Melbourne metalcore band Void Of Vision have just released a hectic new single called 'Babylon' and are about to drop their sophomore full-length album Hyperdaze on September 13 - an album which vocalist Jack Bergin says is about "pure hatred, self-loathing and nihilism", and the most personal release he's ever been involved with. We caught up with Jack to delve a little bit more into the process of creating something so dark, along with what he thinks of the new Slipknot record and more! Scroll on for the full interview:
Hey Jack, good to talk to you. How are you feeling with ‘Hyperdaze' about to be released onto the masses and a stacked schedule of touring ahead?
Feeling very amped! We’ve been sitting on this music for a good amount of time to the point where release week has come around and we’re still just as excited about it as we were when we were in the middle of making it all. As for the touring we can’t wait to show everyone this new era of Void Of Vision we’ve been working on, we’re lucky enough to be sharing stages with a lot of big names in the coming months which we’re extremely thankful for - it’s going to be awesome playing this album for not just our current fans, but also a lot of people who have never heard us before. Couldn’t think of a better time to see us live for the first time than right now.. we’re at our peak and have a whole lot to give, we cannot wait to get back on stage.
How did the writing process for Hyperdaze take place for you personally? What inspiration did you draw on to enter such a dark headspace?
The writing process was looking like being the hardest that I would have ever faced initially, but ended up one of the easiest flowing experience I’ve had. I entered a huge writing block right in the middle of writing all my lyrics where it wasn’t really easy to draw inspiration from much. Life wasn’t exactly making everything else easy for me on top of that, so I was faced with hardly anything to work off. I sat myself down a few nights before I began tracking vocals and just spewed every incoherent, poisonous thought I had in my brain onto paper, from there it was almost like that with the combination of pressure and the anxiety I was able to just piece every word together like an obscene puzzle. I’ve never been one to be 100% honest with myself on anything so when I realised I needed to do so, that’s what pushed me to get down those thoughts. It is difficult for myself to put all that negativity in my mind out there into the public, but just so worth it on a personal level at the end of it all.
Do you find it more cathartic to put really personal lyrics to record or to yell them in front of hundreds of people at a show?
I think putting it on record is a whole different kind of experience, it’s kind of like a permanent time stamp of that phase in my life - a personal memoir that I can always look back on and see how much I’m constantly changing/learning. As much as I cherish that process, I definitely find it much more cathartic to perform the lyrics live, rehashing what I’ve previously written and revisiting those emotions accompanied with adrenaline is something different for me than recording. Our music is written to be experienced live where the audience can truly feel the passion and energy we’ve put into the songs, where everyone can be all caught up in the moment for 30-60 minutes. I can’t wait to showcase all of that with this record, it’s going to be a whole new level of passionate for us.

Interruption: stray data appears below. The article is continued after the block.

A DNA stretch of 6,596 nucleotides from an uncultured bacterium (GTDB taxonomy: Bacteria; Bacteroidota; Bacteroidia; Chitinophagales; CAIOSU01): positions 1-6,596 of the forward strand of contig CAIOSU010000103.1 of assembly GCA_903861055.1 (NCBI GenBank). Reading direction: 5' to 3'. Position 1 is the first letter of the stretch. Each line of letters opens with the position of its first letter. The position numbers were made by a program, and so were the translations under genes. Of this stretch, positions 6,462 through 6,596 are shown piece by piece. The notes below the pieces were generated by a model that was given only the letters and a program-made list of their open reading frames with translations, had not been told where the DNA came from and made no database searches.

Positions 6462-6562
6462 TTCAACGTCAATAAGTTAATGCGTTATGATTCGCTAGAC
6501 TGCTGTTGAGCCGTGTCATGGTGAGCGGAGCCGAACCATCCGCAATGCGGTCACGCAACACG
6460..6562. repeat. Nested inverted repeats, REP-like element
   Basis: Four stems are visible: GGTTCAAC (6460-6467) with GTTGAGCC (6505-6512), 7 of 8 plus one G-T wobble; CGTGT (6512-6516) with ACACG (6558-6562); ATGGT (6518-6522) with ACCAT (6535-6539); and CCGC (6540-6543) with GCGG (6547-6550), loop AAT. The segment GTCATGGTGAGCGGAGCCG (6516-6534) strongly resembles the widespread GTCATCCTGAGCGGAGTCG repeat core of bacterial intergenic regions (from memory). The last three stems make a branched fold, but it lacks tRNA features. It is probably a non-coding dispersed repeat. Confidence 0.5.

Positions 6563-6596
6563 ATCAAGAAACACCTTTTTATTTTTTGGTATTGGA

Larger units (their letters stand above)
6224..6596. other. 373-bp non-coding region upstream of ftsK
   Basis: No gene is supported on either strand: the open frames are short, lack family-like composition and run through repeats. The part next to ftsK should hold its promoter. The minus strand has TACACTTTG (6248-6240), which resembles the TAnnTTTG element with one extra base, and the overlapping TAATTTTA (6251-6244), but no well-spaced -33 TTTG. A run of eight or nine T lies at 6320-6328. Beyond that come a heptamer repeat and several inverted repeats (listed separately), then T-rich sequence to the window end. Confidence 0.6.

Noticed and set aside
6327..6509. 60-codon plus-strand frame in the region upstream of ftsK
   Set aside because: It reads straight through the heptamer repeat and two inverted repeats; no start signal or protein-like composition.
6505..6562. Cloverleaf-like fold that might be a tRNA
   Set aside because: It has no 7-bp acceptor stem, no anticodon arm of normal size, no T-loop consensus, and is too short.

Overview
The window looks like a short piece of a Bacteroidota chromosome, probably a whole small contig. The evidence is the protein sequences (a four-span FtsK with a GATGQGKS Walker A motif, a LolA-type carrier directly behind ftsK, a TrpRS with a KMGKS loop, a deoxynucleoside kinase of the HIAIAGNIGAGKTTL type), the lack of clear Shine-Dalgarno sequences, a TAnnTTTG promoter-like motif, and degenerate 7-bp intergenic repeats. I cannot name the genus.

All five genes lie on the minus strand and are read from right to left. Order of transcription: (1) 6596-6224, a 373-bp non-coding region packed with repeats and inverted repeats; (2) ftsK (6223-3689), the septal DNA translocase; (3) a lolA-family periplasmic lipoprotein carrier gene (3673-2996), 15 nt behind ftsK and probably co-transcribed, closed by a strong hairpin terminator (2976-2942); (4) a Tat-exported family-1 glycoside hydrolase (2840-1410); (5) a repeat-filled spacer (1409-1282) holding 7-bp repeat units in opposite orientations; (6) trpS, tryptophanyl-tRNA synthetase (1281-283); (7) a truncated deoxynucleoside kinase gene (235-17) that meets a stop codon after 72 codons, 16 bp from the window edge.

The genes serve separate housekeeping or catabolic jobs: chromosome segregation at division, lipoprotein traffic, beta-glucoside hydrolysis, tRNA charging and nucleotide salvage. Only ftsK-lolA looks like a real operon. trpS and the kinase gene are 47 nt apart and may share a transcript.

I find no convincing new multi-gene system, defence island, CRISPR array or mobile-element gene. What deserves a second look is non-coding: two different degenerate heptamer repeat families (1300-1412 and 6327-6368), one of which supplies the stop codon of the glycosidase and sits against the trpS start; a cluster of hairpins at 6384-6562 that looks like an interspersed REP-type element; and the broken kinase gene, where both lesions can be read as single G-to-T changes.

Is there a particular track which was really difficult to write for?
Hole In Me was the difficult track. After finding myself stuck in said writers block I penned my thoughts down for that track first which then catapulted me into writing the rest of the record in that vein. As dark as it is, I think that first step to digging a bit deeper into my own suicidal fantasies was what I needed in the end, it bought up a lot of things I’ve never really put out in the open but it felt so good.
As much of a cliché as it is, the songwriting has really matured on Hyperdaze. Has it helped that you guys have all been playing together from the start?
100% it has helped. We all know what makes each other tick now and to be so comfortable to bounce ideas off of each other and be so open to one another really reflects in the final product. Seeing how far we’ve grown and learnt through our music is so special to us and something we’re really proud of, couldn’t have chosen a better bunch of people to play music together with to be honest.
We've heard the killer 'Psychosocial' cover, and we take it you're big Slipknot fans — what do you think of their new record?
Wouldn’t go as far to say we’re BIG fans, but the influence they have had on us as heavy musicians is undeniable. With that being said the new record is great. Wasn’t really huge on the first single but after sitting down and hearing the whole thing in full, just how different each track is, really caught my attention. I’d go as far to say it’s some of their best work to date, such an incredible bunch of musicians.
What's on Void Of Vision's future bucket list?
Visiting a lot of new countries is at the top of our list at the moment! With a lot of it already locked in/in the pipeline right now we can’t wait to spread Hyperdaze over the rest of the world. Otherwise I’d say to have a song featured as a WWE wrestler’s intro but that’s just me haha.
Thanks for taking the time to chat with us Jack — good luck with all the shows!
Thank you for the chat!
Void Of Vision will also be on tour throughout October supporting Northlane on their Alien tour alongside Counterparts and Silent Planet. Peep Hyperdaze's artwork and tracklisting along with the tour's dates and venues below!
Void Of Vision - Hyperdaze tracklisting:
1 - Overture
2 - Year Of The Rat
3 - Babylon
4 - If Only
5 - Slave To The Name
6 - Adrenaline
7 - Hole In Me
8 - Kerosene Dream
9 - Decay
10 - Splinter
11 - Hyperdaze
Listen to Void Of Vision now.